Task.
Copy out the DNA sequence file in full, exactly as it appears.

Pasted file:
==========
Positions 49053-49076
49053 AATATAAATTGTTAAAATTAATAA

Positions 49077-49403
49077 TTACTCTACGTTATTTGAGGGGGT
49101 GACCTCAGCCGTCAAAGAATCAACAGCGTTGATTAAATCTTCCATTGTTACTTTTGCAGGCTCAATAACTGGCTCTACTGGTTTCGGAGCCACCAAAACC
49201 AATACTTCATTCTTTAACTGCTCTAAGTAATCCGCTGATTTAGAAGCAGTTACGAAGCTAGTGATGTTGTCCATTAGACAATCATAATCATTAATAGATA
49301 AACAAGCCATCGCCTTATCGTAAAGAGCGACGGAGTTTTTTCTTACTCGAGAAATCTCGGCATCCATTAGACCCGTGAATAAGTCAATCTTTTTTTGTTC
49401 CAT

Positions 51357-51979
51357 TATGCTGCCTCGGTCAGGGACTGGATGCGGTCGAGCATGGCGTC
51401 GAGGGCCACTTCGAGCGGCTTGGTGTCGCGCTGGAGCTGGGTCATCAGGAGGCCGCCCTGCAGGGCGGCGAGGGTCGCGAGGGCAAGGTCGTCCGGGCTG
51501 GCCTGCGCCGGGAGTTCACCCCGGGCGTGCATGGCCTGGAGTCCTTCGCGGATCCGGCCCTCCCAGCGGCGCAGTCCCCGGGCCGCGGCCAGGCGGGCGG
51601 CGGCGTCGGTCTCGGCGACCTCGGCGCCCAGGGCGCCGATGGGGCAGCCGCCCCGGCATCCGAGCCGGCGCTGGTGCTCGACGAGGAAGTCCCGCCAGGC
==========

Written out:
Positions 49053-49076
49053 AATATAAATTGTTAAAATTAATAA

Positions 49077-49403
49077 TTACTCTACGTTATTTGAGGGGGT
49101 GACCTCAGCCGTCAAAGAATCAACAGCGTTGATTAAATCTTCCATTGTTACTTTTGCAGGCTCAATAACTGGCTCTACTGGTTTCGGAGCCACCAAAACC
49201 AATACTTCATTCTTTAACTGCTCTAAGTAATCCGCTGATTTAGAAGCAGTTACGAAGCTAGTGATGTTGTCCATTAGACAATCATAATCATTAATAGATA
49301 AACAAGCCATCGCCTTATCGTAAAGAGCGACGGAGTTTTTTCTTACTCGAGAAATCTCGGCATCCATTAGACCCGTGAATAAGTCAATCTTTTTTTGTTC
49401 CAT

Positions 51357-51979
51357 TATGCTGCCTCGGTCAGGGACTGGATGCGGTCGAGCATGGCGTC
51401 GAGGGCCACTTCGAGCGGCTTGGTGTCGCGCTGGAGCTGGGTCATCAGGAGGCCGCCCTGCAGGGCGGCGAGGGTCGCGAGGGCAAGGTCGTCCGGGCTG
51501 GCCTGCGCCGGGAGTTCACCCCGGGCGTGCATGGCCTGGAGTCCTTCGCGGATCCGGCCCTCCCAGCGGCGCAGTCCCCGGGCCGCGGCCAGGCGGGCGG
51601 CGGCGTCGGTCTCGGCGACCTCGGCGCCCAGGGCGCCGATGGGGCAGCCGCCCCGGCATCCGAGCCGGCGCTGGTGCTCGACGAGGAAGTCCCGCCAGGC